Thursday, February 2, 2017
Then it was time for their purification offering, as required by the law of Moses after the birth of a child; so his parents took him to Jerusalem to present him to the Lord. The law of the Lord says, “If a woman’s first child is a boy, he must be dedicated to the Lord.” So they offered the sacrifice required in the law of the Lord—“either a pair of turtledoves or two young pigeons.” At that time there was a man in Jerusalem named Simeon. He was righteous and devout and was eagerly waiting for the Messiah to come and rescue Israel. The Holy Spirit was upon him and had revealed to him that he would not die until he had seen the Lord’s Messiah. That day the Spirit led him to the Temple. So when Mary and Joseph came to present the baby Jesus to the Lord as the law required, Simeon was there. He took the child in his arms and praised God, saying, “Sovereign Lord, now let your servant die in peace, as you have promised. I have seen your salvation, which you have prepared for all people. He is a light to reveal God to the nations, and he is the glory of your people Israel!” Jesus’ parents were amazed at what was being said about him. Then Simeon blessed them, and he said to Mary, the baby’s mother, “This child is destined to cause many in Israel to fall, and many others to rise. He has been sent as a sign from God, but many will oppose him. As a result, the deepest thoughts of many hearts will be revealed. And a sword will pierce your very soul.” Luke 2:22-35(NLT)
I’ve wondered often over the past 10 years about that first night of our church’s Christmas presentation. We called it Jerusalem Walk, because it was an outside walk through the old city, complete with city gates, a tax collector, beggars, lepers, cross-makers and a temple priest who was mean as a snake!
Groups of 15-20 visitors would be guided through an interactive meeting with all the townspeople and merchants. It was festive; the night air was charged with expectancy.
But I was stuck inside.
As Simeon, I waited for the groups to come inside, where I would re-enact for them the prophet’s foreboding foretelling of Jesus’ ministry and death. My speech was hopeful and leading up to joy…but ended with the ominous noise of spikes being driven into hands and feet, and then the spotlight was suddenly cast towards the back of the sanctuary, where Jesus was lifted high on the cross. But then, darkness, thick as a cloud, followed by lightning and thunder, and a sudden crack, as if a stone had been demolished. It was impressive…and I can’t deny I felt something rather special playing the part of Simeon the prophet.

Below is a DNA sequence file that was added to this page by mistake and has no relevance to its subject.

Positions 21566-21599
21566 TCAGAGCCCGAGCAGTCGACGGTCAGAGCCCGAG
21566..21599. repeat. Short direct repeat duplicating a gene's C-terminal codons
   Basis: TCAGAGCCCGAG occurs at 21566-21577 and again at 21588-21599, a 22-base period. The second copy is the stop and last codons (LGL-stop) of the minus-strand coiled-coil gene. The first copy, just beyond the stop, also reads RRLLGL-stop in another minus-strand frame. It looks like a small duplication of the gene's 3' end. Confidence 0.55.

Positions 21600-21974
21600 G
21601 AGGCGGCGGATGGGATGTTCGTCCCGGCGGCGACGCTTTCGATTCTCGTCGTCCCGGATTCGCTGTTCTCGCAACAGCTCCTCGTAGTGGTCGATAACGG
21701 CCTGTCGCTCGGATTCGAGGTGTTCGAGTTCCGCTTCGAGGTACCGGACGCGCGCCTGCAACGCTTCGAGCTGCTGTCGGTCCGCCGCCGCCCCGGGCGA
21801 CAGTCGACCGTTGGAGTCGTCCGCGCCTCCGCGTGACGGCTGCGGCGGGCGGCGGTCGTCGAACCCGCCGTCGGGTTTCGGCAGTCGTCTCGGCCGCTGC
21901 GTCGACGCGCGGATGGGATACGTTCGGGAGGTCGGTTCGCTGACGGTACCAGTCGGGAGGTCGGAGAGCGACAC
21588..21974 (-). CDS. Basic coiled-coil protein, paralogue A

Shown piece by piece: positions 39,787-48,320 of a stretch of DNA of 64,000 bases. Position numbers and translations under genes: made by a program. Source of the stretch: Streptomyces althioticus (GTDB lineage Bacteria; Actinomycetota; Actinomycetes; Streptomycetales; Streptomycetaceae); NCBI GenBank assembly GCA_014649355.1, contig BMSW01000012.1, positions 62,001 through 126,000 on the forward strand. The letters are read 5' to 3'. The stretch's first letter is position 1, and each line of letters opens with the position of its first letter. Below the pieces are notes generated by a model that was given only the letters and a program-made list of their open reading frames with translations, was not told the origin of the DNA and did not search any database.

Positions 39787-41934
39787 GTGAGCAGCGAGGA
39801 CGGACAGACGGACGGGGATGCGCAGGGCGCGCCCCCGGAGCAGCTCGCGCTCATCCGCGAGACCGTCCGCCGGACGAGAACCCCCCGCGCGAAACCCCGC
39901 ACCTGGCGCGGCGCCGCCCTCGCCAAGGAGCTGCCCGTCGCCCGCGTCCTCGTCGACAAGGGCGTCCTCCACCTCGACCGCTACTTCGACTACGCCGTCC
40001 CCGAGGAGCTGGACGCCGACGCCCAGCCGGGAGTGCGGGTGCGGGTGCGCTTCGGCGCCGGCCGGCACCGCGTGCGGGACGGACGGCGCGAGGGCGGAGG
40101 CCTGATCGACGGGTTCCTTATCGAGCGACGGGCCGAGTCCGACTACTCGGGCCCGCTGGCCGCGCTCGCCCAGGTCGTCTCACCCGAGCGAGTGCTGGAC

Although it’s hard to describe, there was an other-ness to one group that came through. During my speech about Jesus, and how he just looked like an ordinary baby, there was a point when I told how he would grow up to be Israel’s salvation, and my eyes locked with a small child whose own eyes were wider than dinner plates. It seemed that little one was hearing this story for the first time. And suddenly, without warning, like John Wesley, I was strangely warmed on the inside, and I knew someone’s life was being touched by the story of Jesus. And there was that familiar, undeniable connection with every saint down through the ages who has ever told the old, old story.
It was witness! It was that momentary suspension of any personal preference, doctrinal persuasion, cultural prejudice or profit-driven agenda; it was that moment outside of time offering forgiveness, the love of God’s redemptive purpose.
In retrospect, I am convinced it was a moment of transformation for someone, perhaps the little girl whose name I don’t know, but whose eyes are forever imprinted on my memory. Perhaps it was God’s simple assurance for this aging pastor that the Spirit of Christ is still actively touching people with the Gospel…it is, after all, very good news!
Whatever it was that night, and who can be certain when God is in the room…it sealed for me what I’ve always known at such times – I want more of Him!
Could there be a Simeon-moment ahead for you in what you do this day? There can be if you’re willing to tell the Gospel story.